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About Lighting

For those of you who might be struggling with lighting concepts, I have a suggestion. Try your local library to see if you can find photographic lighting books by Dean Collins. They will not be dedicated to copy work, but once you understand the concept, you can use it for any situation. I bought a couple of videos of his techniques, probably in the 1980s. This guy is a master of lighting, and he explains things very clearly. If you are like a lot of people, you can improvise to make use of his information without putting out a lot of money. You will almost surely be able to get library books on photographic copying techniques by other authors, and they will likely have plenty of pictures to help you understand the copy setups. Good luck. One thing I should note is that I don't think he mentions baling wire.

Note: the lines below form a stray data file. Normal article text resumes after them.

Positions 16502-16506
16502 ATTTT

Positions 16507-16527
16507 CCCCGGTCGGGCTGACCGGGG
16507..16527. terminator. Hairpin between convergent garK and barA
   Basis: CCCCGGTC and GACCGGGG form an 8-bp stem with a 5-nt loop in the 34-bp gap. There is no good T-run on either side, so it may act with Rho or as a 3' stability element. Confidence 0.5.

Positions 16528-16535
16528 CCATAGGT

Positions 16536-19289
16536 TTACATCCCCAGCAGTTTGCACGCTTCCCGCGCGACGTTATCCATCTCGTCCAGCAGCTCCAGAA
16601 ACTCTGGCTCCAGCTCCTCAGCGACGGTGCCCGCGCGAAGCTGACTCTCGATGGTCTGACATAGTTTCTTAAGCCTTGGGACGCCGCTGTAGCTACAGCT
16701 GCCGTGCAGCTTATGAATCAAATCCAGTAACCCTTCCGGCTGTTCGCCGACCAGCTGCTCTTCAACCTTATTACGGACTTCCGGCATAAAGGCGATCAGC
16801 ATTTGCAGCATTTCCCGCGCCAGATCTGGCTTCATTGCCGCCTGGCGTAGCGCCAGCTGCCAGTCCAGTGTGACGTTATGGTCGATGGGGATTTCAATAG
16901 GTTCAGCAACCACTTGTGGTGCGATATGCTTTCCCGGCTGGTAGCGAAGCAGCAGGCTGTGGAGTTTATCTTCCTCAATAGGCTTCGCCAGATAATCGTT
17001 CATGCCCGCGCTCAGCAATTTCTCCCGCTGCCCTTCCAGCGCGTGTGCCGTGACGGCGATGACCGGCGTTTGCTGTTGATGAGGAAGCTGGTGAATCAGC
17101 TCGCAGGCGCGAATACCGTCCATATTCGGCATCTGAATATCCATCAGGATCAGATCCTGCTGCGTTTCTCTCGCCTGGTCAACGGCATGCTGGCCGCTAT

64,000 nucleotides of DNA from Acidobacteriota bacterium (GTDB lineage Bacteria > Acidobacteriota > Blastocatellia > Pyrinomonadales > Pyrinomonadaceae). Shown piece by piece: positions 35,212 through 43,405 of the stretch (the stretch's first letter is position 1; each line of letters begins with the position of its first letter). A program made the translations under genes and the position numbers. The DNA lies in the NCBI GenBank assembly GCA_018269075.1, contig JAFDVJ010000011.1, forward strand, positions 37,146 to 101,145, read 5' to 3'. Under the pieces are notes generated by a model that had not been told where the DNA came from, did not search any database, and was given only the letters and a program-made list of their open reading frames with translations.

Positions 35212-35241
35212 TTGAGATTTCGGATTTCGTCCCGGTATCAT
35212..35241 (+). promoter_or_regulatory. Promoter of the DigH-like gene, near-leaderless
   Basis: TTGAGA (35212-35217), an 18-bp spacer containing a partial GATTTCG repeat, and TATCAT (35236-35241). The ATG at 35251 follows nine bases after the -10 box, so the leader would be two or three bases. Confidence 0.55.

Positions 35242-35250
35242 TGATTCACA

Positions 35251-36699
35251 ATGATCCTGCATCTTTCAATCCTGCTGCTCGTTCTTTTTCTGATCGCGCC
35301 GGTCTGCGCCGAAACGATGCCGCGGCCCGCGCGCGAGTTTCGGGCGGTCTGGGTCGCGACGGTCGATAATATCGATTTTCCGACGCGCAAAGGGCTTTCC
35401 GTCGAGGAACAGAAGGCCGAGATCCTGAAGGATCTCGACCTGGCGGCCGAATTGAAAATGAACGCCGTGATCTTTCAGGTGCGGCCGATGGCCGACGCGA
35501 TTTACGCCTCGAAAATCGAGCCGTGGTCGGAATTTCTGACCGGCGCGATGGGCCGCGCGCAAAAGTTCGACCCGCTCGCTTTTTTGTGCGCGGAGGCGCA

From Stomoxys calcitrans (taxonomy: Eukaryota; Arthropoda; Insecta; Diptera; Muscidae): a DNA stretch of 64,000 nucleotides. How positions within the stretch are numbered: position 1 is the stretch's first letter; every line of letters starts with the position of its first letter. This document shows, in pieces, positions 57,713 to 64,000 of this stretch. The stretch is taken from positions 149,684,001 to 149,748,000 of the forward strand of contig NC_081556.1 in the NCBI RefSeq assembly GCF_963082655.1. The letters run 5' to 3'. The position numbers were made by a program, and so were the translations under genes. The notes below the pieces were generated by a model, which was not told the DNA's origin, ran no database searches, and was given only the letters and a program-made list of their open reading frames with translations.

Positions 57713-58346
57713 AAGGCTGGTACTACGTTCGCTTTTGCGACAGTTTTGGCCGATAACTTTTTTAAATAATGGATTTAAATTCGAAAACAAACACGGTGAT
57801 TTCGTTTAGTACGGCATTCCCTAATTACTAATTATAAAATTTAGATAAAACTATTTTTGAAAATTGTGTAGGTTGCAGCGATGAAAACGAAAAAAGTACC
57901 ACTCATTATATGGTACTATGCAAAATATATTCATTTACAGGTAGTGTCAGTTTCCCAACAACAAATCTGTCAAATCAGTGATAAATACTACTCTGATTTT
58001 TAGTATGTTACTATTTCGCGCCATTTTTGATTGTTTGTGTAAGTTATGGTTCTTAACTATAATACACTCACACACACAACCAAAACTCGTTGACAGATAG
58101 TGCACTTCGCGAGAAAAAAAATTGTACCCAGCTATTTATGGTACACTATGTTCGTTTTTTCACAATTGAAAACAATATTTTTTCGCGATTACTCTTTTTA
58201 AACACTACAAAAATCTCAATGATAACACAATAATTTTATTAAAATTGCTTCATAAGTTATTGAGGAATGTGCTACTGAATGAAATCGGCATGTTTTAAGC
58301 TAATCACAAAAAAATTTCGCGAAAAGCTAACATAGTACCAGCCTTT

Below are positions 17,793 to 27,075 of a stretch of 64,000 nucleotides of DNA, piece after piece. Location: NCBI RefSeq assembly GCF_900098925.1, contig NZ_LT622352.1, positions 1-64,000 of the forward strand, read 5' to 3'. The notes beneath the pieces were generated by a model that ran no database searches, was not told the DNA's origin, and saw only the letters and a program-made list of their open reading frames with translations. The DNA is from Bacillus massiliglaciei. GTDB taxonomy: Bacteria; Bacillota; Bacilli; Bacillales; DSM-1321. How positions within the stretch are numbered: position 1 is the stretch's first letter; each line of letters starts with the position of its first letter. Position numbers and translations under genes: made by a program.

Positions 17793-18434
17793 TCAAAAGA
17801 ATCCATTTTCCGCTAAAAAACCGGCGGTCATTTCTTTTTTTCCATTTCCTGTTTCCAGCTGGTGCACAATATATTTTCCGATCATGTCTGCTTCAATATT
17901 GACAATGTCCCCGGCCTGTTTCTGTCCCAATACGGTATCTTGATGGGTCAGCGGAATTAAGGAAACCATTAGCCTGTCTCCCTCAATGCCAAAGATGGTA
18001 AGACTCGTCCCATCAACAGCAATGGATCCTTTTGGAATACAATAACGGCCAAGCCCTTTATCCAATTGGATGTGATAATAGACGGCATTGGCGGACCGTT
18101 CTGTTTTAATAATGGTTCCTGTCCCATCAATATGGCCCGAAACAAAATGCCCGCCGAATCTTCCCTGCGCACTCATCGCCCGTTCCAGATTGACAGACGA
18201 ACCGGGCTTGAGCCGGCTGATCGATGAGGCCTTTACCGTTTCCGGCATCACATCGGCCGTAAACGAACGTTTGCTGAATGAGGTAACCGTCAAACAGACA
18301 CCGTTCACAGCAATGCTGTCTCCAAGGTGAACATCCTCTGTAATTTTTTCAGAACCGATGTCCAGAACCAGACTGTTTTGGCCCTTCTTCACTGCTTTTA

Ed
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  #24  
Old 01-08-2005, 06:39 PM
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Beth McNabb Beth McNabb is offline
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incandescent bulbs

Mike,

Do you have a favorite brand/wattage of bulb you use?

Thanks,
Beth

P.S. The brooder lamps were only $8 a piece!
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  #25  
Old 01-09-2005, 01:32 PM
Mike Mike is offline
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For black and white copying, one can use just about any brand, but I like to stick to a 200 watt or so because I want the output, but there color temperature is unknown. I really prefer to use photo flood bulbs because they will put out a known color temperture light. Then if I want to copy a color photo I can place the proper filter over the camera lens to correct the color of the light to daylight. The photo flood lights also are 250 or 500 watt bulbs, hot but lots of light!

I agree with Ed, get some books on lighting and they will explain this much better than I can do here. There are other authors besides Dean Collins, but while he is very good, I do not know if he gets down to the really basic's.

I think that is less for the brooder lights than I paid years ago!

Mike
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  #26